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Capstone Projects

Rooted Education: learning from aquaponics

Sat, 04/30/2016 - 15:02
Abstract: Aquaponics is the integration of soil-less agriculture (hydroponics) within closed-loop aquaculture systems to reduce the toxic accumulation of nutrient waste from aquatic animals. Bacteria naturally establish to purify water by oxidizing the ammonia secreted by fish, which reduces the toxicity of effluent while creating a usable nitrogen source for plants. The conversion of ammonia and nitrite into nitrate by living bacteria communities is called a biological filter, or biofiltration (FAO 2014). Aquaponics would not be possible without biofiltration; the slightest amount of ammonia would be fatally toxic to fish, and plants wouldn't receive the nitrates they need to grow. There are unique opportunities offered by an aquaponics system to learn about ecological and human communities. 1.1. Aquaponics enables users to grow fish and agricultural plants with limited space and resource use (water, soil, and time). This enables an aquaponics user to invest less physical energy and time into expanding sustainable food resources for their household use. 1.2. A small aquaponics system could promote cultural values of self-sufficiency, energy consciousness, and connection to food systems. It could inspire individual efforts to produce food for one’s household, to build healthier and more resilient systems, and a greater appreciation for farming. Therefore, this project aims to actualize a mobile and functional aquaponics system for the educational benefit of the Paul Smith's College community. I will provide the background knowledge needed to maintain an aquaponics system, as well as describe the general concept of aquaponics design.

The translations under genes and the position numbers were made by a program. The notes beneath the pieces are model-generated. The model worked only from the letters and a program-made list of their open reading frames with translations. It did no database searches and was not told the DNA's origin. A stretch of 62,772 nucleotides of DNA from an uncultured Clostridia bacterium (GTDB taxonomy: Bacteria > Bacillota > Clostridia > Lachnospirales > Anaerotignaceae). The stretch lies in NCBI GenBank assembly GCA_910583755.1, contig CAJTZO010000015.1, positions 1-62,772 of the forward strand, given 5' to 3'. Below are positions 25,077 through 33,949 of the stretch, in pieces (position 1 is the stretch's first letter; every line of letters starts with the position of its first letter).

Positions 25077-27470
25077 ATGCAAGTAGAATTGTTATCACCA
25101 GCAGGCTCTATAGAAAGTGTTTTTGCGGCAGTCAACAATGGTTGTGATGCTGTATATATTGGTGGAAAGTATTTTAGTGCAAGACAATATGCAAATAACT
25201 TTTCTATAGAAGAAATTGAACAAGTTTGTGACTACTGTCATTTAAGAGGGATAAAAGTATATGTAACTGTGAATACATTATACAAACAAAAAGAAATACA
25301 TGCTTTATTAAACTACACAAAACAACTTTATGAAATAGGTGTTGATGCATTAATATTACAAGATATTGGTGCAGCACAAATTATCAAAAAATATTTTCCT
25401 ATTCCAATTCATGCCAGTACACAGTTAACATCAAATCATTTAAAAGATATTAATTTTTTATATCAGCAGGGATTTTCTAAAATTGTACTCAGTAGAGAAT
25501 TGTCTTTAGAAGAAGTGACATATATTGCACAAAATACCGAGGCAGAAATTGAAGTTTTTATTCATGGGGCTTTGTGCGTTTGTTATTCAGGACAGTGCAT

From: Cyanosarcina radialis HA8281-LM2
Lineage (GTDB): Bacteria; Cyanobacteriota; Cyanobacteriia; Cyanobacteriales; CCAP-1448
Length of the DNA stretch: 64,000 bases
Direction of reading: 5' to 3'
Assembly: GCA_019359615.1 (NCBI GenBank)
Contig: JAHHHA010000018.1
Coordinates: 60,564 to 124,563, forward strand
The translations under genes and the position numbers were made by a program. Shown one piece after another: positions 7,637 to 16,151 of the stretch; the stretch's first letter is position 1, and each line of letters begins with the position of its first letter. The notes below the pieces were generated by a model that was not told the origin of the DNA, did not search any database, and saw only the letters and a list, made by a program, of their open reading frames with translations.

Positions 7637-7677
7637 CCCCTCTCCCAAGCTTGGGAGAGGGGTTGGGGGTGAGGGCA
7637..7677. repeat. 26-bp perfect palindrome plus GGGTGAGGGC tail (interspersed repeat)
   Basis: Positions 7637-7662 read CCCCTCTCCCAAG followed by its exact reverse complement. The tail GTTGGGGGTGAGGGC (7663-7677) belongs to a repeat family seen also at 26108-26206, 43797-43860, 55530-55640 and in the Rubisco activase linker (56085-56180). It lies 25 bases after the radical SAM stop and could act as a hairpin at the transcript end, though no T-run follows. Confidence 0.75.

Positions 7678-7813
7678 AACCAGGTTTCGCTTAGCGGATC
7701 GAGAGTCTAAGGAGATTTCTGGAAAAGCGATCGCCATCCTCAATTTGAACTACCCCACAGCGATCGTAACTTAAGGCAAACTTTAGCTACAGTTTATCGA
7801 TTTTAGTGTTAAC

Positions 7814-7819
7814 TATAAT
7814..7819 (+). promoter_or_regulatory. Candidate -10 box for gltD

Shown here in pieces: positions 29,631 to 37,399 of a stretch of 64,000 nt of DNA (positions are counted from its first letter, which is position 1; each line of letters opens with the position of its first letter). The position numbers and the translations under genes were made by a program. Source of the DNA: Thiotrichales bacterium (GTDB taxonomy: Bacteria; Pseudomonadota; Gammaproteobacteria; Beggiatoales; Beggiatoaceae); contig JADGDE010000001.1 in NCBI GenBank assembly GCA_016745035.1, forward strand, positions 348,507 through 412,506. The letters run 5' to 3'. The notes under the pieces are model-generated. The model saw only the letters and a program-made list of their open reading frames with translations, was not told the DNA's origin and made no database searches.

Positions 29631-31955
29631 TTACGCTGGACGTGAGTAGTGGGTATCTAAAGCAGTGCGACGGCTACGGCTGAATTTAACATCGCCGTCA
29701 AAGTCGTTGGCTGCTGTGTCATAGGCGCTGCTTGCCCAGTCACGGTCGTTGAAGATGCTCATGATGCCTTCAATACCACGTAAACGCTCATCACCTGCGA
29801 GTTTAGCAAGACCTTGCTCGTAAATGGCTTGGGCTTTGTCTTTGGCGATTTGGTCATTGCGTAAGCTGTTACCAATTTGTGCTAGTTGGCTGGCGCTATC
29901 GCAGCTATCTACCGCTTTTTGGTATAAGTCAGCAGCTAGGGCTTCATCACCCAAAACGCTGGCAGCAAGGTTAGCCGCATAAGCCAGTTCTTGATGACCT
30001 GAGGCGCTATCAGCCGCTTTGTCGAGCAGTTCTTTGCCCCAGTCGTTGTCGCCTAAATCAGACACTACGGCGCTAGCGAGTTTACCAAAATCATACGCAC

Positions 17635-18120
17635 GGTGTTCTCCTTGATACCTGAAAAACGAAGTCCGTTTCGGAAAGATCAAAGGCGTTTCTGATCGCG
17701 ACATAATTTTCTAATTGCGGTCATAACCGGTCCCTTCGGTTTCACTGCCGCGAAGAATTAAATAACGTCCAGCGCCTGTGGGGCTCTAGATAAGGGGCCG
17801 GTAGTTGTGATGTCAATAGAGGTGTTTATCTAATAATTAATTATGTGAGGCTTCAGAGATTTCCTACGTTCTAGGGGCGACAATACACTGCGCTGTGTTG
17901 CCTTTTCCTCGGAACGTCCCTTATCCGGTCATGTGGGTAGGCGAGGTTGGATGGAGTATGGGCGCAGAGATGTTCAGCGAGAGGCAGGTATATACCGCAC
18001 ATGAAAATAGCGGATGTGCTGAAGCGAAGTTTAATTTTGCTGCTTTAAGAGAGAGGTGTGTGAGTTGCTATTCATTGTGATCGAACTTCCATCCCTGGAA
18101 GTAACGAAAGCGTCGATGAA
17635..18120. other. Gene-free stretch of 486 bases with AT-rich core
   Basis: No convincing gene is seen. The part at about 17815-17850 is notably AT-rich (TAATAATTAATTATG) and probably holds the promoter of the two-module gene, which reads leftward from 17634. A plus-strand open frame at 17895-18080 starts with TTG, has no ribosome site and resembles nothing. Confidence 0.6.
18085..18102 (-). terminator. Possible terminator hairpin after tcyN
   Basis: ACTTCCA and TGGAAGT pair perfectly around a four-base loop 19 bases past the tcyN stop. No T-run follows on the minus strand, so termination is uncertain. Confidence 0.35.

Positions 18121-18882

Access: No
Literary Rights: On
Major: Environmental Sciences, Natural Resources Sustainability Studies
Year: 2016
File Attachments: The Author has selected not to publish this complete work.
Authors: Brian Jason Kohan

Food Allergies, Dietary Restrictions, and the Foodservice Industry

Thu, 12/03/2015 - 22:59